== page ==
6. Dear CSS3

    When Dan Cederholm introduced us that spring afternoon at An Event Apart in 2010, I took one look at you and thought, “What a dreamboat.” I knew you were going to change my life. We took things pretty slow at first—I experimented with button and gradient generators while marveling at your features. “You mean, no more cutting gradient background images? And wait, I can just round those corners however I want?!” At the time, my exploration focused on replicating classic Photoshop effects. I had no idea that that was just a small part of what you could do. Since then, you’ve brought so much adventure into my life, creating effects that I could never dream up in Photoshop.

  7. A Faster Horse

    On August 6, 1991, I was five months old. Also, Sir Tim Berners-Lee published the first web page ever. It was made up of plain HTML—no CSS, no JavaScript, no third-party plugins. Since then, the web has been filled with rapid invention and innovation.

    The web has fundamentally changed since the days of HTML 4.01. The number of people with an internet connection has skyrocketed; recent estimates say that nearly 40% of the world’s population is now online. Bandwidth has also increased dramatically. Even cell phone connections are many times faster and more reliable than those original dial-up connections. Today, browsers are everywhere—phones, tablets, game consoles, televisions, watches, and soon, weird-looking glasses.

  8. The Web on the Web’s Terms

    After finishing journalism school, I worked for a series of terrific newspaper and radio companies. Barely two years into it, after flirting with the web, I quit.

    Compared to the web, print and radio had limited reach and were clumsy to use. In print, we plugged content into a fixed canvas and delivered the same experience to every reader. The closest we got to flexibility was an evening edition or special insert. The web attracted me because it couldn’t have been more different. It challenged me to design and build something that can reach anyone on any web-browsing device—a cause worthy of committing my career to.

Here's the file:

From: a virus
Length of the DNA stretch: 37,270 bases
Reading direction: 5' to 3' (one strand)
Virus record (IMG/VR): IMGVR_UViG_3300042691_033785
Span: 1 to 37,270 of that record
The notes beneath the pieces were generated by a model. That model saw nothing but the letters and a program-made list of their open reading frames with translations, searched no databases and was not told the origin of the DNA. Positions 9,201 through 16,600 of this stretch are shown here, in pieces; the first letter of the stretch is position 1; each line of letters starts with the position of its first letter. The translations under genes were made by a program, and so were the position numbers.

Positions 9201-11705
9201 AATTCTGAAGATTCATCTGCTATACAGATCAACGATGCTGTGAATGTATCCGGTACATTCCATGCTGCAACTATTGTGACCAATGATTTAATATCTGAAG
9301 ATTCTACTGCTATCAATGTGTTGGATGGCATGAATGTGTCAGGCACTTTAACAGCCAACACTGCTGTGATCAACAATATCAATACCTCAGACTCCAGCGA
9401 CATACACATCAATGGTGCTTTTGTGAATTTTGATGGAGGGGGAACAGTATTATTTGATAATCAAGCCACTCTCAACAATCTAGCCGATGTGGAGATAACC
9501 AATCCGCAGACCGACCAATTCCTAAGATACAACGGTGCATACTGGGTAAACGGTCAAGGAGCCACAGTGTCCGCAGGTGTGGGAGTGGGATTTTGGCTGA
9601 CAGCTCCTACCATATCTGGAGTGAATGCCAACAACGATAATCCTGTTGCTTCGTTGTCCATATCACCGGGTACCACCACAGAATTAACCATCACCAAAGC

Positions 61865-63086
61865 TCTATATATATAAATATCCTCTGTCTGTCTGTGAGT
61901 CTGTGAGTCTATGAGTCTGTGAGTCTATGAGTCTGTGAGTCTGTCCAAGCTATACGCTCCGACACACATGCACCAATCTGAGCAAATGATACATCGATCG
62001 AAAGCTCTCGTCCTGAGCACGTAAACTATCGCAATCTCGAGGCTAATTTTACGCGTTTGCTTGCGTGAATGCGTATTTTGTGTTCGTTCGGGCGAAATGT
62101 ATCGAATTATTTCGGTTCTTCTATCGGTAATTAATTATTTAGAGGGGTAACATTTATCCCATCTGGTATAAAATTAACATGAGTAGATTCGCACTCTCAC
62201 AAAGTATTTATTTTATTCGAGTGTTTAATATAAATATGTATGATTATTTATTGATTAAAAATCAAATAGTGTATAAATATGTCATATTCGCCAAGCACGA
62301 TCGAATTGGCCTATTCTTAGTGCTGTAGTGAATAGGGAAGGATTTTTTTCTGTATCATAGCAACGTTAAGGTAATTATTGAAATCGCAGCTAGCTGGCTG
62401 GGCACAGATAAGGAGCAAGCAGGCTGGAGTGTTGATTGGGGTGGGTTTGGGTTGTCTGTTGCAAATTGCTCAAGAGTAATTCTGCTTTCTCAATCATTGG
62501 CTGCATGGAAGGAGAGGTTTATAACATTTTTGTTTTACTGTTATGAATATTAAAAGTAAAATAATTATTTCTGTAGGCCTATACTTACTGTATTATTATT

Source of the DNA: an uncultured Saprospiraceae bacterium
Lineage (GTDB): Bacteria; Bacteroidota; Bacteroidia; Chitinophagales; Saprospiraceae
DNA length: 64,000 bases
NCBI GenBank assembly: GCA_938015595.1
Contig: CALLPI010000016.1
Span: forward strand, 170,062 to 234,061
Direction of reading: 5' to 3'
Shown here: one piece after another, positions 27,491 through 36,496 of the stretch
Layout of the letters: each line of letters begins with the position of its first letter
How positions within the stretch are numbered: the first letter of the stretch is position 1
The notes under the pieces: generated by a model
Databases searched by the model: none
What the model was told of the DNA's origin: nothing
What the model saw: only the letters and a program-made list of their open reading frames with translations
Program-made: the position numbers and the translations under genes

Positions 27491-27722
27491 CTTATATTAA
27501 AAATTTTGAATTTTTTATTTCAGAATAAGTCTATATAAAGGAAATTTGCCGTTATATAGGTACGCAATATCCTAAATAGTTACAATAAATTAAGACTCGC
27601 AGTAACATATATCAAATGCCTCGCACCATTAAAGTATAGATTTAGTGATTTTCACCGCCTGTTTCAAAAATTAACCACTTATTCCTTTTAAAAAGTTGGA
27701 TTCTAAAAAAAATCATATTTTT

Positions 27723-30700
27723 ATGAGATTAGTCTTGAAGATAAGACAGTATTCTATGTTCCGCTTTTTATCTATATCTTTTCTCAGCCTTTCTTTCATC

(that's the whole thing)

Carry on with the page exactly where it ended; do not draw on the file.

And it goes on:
9. Why We Prototype

    Making a website is more complicated than it used to be. We have to work around unanswerable questions, like at what dimensions the site will be viewed or how many pages it will have. As websites evolve and their list of variables and technical requirements grow, they become harder to define. Static wireframes and site maps can’t always capture this necessary level of detail without mountains of paper or endless annotations. Enter—stage left, waving like Miss America—the HTML prototype.

  10. The Happy Cog Way

    When Jeffrey Zeldman started our studio in 1999, he established an ethos of openness, sharing, and teaching. Since that time, Happy Cog practitioners have spoken at conferences, written articles, authored books, and published code for others in the industry to learn from our experiences—good and bad.

    Earlier this year, Happy Cog partnered with my publishing business, Mijingo, in an effort to share the knowledge of Happy Cog’s many team members and to teach, enable, and empower professionals in what we practice every day.